Electric Elasticity (66) When an electromotive force acts on a dielectric, it puts every part of the dielectric into a polarized condition in which <s>even<\s> its opposite sides are oppositely electrified The amount of this electrification depends on the electromotive force and on the nature of the substance, and, in solids having a structure defined by axes, on the direction of the electromotive force with respect to these axes. In isotropic substances if k is the ratio of the electromotive force to the electric displacement we may write the Equations of Electric Elsaticity P = +kf Q = +kg R = +kh (E) Electric Resistance (67) When an electromotive force acts on a conductor it produces a current of electricity through it. This effect is additional to the electric displacement already considered. In solids of complex structure the relation between the electromotive force and the current depends on their direction through the solid. In isotropic substances, which alone we shall here consider, if [rho] is the specific resistance referred to unit of volume, we may write the Equations of Electric Resistance P = [rho]p Q = [rho]g R = [rho]r (F)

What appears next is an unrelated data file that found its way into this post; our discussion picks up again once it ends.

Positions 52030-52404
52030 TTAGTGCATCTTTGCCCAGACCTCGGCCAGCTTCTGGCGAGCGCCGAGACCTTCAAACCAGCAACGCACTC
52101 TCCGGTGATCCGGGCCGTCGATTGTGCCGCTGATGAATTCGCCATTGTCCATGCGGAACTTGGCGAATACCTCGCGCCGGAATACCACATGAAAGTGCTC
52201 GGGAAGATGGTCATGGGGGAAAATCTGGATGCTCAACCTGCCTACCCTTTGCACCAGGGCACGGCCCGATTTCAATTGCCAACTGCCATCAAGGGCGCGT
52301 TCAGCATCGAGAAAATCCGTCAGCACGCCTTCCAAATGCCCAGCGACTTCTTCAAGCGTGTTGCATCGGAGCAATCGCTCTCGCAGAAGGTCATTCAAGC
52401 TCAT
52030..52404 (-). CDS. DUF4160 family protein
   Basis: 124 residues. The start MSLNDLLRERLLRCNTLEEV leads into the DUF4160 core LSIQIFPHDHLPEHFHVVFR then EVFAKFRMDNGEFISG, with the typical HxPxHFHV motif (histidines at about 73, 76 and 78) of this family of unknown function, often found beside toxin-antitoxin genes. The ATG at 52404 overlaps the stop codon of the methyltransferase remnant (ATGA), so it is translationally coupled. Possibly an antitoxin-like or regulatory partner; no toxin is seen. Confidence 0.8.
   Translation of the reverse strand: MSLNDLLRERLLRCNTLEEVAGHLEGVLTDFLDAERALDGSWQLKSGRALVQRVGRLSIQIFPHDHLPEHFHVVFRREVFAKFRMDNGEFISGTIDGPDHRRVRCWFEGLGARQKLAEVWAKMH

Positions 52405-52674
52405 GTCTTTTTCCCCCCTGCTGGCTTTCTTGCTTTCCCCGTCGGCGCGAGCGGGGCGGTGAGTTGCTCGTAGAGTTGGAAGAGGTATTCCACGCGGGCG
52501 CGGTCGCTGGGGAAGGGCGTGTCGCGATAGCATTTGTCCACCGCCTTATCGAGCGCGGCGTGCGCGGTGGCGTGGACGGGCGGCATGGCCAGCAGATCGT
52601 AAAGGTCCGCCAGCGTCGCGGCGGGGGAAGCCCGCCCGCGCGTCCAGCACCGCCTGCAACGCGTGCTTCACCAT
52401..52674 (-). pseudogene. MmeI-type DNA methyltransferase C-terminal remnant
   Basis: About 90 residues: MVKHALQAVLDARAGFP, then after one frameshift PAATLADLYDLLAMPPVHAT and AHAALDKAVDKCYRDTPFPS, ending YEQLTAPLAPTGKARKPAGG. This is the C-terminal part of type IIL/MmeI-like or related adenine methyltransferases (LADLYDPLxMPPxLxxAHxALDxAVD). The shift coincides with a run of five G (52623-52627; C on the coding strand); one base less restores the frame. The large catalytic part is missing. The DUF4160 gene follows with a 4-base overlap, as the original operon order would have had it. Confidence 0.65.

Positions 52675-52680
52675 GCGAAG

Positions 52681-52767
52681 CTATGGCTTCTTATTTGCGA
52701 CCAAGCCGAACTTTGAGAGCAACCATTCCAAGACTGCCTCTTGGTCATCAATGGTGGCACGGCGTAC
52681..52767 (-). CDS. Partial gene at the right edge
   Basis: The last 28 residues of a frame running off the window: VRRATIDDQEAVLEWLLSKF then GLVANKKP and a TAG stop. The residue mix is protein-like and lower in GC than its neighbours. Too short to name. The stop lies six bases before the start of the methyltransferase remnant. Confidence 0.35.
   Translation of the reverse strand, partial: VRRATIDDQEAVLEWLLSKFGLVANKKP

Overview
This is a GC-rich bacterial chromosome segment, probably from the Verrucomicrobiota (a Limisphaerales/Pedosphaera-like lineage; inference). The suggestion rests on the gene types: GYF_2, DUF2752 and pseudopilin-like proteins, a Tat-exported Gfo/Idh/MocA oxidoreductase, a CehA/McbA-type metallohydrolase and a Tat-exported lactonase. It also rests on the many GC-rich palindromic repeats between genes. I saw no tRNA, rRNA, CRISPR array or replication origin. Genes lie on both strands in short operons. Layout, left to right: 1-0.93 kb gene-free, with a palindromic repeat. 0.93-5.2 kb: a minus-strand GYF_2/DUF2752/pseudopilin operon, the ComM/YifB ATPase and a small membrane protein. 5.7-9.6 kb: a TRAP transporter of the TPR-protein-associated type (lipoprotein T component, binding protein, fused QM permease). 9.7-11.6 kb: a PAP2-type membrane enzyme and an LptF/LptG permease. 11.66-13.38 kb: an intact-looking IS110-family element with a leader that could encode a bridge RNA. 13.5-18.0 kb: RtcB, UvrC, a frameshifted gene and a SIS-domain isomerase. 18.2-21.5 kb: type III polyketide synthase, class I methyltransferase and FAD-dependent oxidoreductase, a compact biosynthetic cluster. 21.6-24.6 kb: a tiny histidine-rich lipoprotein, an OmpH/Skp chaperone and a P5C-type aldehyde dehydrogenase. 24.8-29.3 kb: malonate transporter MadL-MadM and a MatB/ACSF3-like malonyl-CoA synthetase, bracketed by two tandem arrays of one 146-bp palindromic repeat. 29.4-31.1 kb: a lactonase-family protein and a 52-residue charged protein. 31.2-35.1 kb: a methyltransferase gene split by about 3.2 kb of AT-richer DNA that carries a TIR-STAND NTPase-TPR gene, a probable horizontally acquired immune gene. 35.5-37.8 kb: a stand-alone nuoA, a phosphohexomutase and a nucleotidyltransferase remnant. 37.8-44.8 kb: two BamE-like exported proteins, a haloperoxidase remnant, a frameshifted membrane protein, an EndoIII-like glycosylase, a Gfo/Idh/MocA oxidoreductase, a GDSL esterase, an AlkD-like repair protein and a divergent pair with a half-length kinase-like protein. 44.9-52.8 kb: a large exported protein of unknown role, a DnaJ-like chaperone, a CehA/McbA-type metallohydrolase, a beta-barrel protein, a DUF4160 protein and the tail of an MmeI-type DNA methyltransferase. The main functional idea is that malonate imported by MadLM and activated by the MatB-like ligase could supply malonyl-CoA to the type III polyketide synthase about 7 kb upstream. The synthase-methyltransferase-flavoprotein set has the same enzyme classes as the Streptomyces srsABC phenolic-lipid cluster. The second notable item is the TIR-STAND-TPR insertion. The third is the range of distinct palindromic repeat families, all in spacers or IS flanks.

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Manuscript details
 Author
 James Clerk Maxwell
 Reference
 PT/72/7
 Series
 PT
 Date
 1864
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Cite as
J. C. Maxwell’s, ‘Dynamical theory of the electromagnetic field’, 1864. From The Royal Society, PT/72/7
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